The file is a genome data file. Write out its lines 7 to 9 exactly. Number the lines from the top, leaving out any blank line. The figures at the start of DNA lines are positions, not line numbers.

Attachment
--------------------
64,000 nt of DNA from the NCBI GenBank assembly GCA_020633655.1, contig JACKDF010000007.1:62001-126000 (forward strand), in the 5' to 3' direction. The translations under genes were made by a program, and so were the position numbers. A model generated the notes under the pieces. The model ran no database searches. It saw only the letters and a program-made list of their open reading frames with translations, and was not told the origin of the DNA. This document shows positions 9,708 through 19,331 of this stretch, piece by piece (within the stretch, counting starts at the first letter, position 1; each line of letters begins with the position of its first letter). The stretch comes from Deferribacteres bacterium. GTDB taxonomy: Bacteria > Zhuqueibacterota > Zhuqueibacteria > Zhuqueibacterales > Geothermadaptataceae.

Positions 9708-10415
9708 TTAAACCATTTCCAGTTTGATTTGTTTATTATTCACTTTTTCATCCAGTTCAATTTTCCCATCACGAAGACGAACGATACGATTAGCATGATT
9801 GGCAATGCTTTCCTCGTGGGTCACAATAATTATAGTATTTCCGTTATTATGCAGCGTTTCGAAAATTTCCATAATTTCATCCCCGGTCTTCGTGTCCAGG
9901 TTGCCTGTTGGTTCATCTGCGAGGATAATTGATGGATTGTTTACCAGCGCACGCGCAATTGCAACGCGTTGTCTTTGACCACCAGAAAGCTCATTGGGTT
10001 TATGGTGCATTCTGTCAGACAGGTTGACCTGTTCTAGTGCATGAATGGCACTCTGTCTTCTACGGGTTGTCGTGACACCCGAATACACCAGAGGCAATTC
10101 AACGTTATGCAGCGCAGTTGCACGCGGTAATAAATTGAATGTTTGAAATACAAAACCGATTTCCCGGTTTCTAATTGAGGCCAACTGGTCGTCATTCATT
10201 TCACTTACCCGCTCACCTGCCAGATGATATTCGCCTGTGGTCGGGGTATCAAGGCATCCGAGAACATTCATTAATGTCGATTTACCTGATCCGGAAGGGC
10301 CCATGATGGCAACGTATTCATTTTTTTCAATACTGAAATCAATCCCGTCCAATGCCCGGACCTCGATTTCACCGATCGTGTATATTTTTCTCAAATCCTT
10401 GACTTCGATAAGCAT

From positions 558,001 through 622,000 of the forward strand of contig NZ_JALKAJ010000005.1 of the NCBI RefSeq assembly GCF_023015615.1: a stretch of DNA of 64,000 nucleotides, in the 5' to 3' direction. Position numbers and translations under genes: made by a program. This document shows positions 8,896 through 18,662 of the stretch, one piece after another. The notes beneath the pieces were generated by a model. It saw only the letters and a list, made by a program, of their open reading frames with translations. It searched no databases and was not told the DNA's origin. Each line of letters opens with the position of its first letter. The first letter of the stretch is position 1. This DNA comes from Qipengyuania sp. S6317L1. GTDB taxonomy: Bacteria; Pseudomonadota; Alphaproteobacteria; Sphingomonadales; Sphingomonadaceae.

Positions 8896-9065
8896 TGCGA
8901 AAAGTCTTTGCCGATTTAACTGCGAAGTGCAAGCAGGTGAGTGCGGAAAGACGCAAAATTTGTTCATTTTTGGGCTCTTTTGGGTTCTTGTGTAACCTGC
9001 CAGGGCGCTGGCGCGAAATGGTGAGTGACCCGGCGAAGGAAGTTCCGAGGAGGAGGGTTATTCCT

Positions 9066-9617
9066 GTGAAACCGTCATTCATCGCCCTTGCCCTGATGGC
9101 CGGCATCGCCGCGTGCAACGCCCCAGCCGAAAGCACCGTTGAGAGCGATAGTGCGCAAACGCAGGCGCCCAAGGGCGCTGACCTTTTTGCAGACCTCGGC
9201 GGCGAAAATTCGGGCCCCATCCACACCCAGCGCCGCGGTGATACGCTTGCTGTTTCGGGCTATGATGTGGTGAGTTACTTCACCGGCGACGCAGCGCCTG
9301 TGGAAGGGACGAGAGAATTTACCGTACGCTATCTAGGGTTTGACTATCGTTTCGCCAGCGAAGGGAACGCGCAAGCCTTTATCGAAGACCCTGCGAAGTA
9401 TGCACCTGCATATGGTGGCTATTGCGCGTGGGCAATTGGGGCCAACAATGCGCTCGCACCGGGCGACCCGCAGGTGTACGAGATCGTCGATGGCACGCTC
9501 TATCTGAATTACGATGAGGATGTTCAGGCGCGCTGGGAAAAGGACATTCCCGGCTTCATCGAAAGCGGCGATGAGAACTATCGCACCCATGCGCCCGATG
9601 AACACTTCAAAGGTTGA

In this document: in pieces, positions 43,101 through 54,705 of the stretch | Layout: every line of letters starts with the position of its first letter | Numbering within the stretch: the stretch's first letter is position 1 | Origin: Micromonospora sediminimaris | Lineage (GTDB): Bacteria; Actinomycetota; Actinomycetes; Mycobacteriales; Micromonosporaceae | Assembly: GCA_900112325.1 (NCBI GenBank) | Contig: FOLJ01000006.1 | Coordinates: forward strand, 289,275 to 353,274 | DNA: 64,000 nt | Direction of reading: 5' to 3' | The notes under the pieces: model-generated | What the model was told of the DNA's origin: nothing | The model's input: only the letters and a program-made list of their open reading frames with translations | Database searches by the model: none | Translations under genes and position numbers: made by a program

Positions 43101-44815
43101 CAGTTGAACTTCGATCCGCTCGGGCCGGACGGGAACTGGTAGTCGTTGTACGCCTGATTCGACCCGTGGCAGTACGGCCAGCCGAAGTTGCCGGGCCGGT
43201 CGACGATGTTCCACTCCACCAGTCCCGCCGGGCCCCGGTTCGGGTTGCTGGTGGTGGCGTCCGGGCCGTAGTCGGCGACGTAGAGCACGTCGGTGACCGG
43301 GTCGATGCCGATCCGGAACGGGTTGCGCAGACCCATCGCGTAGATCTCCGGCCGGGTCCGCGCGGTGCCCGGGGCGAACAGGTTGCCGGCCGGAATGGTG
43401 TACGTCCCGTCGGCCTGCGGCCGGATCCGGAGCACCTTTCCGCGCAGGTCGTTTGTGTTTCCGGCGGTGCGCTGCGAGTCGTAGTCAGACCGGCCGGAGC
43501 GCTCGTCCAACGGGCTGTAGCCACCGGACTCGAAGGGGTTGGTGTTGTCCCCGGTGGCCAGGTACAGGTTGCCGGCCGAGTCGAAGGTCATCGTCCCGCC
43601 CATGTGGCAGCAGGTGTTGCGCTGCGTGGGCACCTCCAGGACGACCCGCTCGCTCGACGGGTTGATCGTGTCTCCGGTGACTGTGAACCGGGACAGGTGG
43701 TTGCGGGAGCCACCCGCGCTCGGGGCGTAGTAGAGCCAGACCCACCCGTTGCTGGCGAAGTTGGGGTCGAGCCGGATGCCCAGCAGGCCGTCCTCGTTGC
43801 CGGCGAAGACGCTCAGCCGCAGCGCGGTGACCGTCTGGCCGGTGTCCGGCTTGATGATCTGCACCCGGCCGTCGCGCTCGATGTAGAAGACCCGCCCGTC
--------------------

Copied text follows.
10101 AACGTTATGCAGCGCAGTTGCACGCGGTAATAAATTGAATGTTTGAAATACAAAACCGATTTCCCGGTTTCTAATTGAGGCCAACTGGTCGTCATTCATT
10201 TCACTTACCCGCTCACCTGCCAGATGATATTCGCCTGTGGTCGGGGTATCAAGGCATCCGAGAACATTCATTAATGTCGATTTACCTGATCCGGAAGGGC
10301 CCATGATGGCAACGTATTCATTTTTTTCAATACTGAAATCAATCCCGTCCAATGCCCGGACCTCGATTTCACCGATCGTGTATATTTTTCTCAAATCCTT